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  3. #13
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    And unlike our DNA, MBTI is not digital - MBTI is analog.

    MBTI comes from a world before DNA, computers and natural selection were even thought of.

    So MBTI is intuitive just as the Sun going round the Earth is intuitive, and just as astrology is intuitive, and just as alchemy, phrenology, Lysenkoism, creationism and poker machines are intuitive.

    But the literate world is counter-intuitive and has given us astronomy, chemisty, psychology, biology and natural selection, genetics, quantum mechanics, relativity and statistical probability.

    So how interesting it is that we should regress using MBTI to type our pets.

  4. #14
    Tier 1 Member LunaLuminosity's Avatar
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    ^^^ MBTI isn't astronomy, chemistry, genetics, etc.

    It is:

    Do you have a preference for:

    introversion or extroversion?

    sensing or intuition?

    thinking or feeling?

    judging or perceiving?

    ...and it is decided by questions that, with the better tests, cover aspects of the definition of extroversion, sensing, etc... to determine which ones fit the person best.

    I have met the specific requirements to have a preference for introversion, intuition, thinking, and perceiving. Therefore, by definition, I am INTP.

    It is just what the test says, and what I relate to. It fascinates me. It is something that I can analyze while discovering my awesomeness as well as the awesomeness of others I didn't see very clearly before.

    It is, for most people, just that sort of thing. It is not necessary to look for INTP written in my DNA or for INTP patterns in my brainwaves. The color purple may have waves that distinguish it from the other colors that can be measured, but it is not necessary for people who can see color to distinguish purple from blue. That sensation of color=X. That combination of personality traits=ABCD.

    I'm not sure how this is a regression, and even if it is, it is not a very serious one.

  5. #15
    4x9 cascadeco's Avatar
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    Quote Originally Posted by ygolo View Post
    l.

    Beliefs/Hypotheses I Hold[*]We are not "tabular rasa" but are born with some innate tendencies. These tendencies in-turn color our interactions with the environment, while the environment shapes our personalities further.
    I'd agree with this. We are born with innate tendencies/preferences, and we are also shaped by our environment and experiences - and react/adjust to our environment uniquely, based on our personality.

    I think it's important to keep in mind though that while some of our preferences might be innate, it doesn't mean we were born a certain type. To clarify: We are not a personality type; we are a personality whose traits best fit into one of 16 human-created/defined categories. Our personality is a given, we are who we are. But the 16 types (or any other personality theory) are simply a system concocted by us. I think it's easy to get caught up in: which type have I been from the beginning? Which type was I born as? That seems backwards to me - we aren't genetically notched as 'INFJ' or 'ESTJ'. Yes, we each have an innate personality - but it may or may not fit the mbti theory to a T. The theory was created to explain differences, and the differences themselves - the dichotomies, the functions, whatever - are in a sense arbitrary. One could create a different theory - People who like animals vs. People who could care less about animals -- granted, that's silly on many levels, but it's a similar concept. WE created the categories.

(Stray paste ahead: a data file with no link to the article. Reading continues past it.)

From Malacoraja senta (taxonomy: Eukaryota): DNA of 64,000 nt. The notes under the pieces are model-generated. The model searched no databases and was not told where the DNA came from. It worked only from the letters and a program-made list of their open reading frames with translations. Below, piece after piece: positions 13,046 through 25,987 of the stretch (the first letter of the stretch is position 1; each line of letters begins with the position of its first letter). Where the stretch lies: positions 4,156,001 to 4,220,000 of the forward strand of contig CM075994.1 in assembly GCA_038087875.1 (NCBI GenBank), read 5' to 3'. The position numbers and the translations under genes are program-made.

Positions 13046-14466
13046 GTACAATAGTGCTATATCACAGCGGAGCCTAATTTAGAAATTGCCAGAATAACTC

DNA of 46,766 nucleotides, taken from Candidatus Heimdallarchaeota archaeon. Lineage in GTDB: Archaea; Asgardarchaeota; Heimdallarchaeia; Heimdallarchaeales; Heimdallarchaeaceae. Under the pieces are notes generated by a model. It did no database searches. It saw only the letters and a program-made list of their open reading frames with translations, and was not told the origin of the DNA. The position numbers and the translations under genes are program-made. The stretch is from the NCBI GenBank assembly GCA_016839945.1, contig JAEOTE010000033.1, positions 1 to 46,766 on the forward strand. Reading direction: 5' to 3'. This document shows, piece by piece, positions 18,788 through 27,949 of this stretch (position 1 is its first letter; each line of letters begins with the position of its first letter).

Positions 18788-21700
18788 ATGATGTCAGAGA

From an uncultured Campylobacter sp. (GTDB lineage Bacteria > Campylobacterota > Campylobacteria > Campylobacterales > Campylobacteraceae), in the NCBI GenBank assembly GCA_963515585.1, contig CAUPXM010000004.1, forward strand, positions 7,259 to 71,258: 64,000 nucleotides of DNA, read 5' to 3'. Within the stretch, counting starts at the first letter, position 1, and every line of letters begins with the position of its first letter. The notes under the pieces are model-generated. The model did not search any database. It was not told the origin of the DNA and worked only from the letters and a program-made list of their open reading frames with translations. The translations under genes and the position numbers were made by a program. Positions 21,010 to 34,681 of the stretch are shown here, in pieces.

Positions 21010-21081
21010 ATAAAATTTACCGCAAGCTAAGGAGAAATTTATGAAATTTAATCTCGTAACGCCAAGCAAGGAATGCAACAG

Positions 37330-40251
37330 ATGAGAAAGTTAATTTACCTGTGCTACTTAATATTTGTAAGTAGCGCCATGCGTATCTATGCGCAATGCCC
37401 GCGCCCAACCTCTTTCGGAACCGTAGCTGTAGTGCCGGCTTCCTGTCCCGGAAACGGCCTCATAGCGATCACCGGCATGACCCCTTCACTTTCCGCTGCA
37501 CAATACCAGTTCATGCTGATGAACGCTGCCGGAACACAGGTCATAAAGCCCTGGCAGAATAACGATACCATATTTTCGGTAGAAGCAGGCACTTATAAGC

Certainly the theory is useful, as I think it is natural for people to classify, and personality trends are obvious. We all do it. If there wasn't mbti, we'd still be classifying people according to our own systems. But the theory at its root is simply that each person operates differently, and perceives/prioritizes things differently. That's basically it.

    [*]Temperaments and Interaction Styles are excellent ways to behaviorally get a first guess on the personality.
    Sure, as a system, I would agree. It's a good way to categorize different types of people/different tendencies.

    [*]The top two cognitive functions do determine type, and are important to understand for growth…i.e. I believe Isabel Myers's extrapolation of Jung's work was reasonably sound. However, unless obvious, I don't believe it is easy to type people directly like with functions.
    Given the mbti framework/ how it is defined, sure, the top two functions determine type. It's very black and white as far as theory goes; my problem is simply that I don't think many people in real life follow it to a T, in terms of top most-used functions. And I think it's easy for people to want mbti to explain everything about human personality and behavior - simply not true. There's a lot more to psychology than that.

    Re. growth: Going back to what I was originally trying to express, It's perfectly reasonable if one wants to utilize the theory as a means to grow. But this could also be viewed as trying to grow according to how you're supposed to grow according to theory - i.e. forcing your personality to conform to what the system says you're supposed to be doing. Forcing your personality to fit a system, when in fact what if the system itself is wrong in some fundamental ways and trying to over-simplify what isn't terribly straightforward?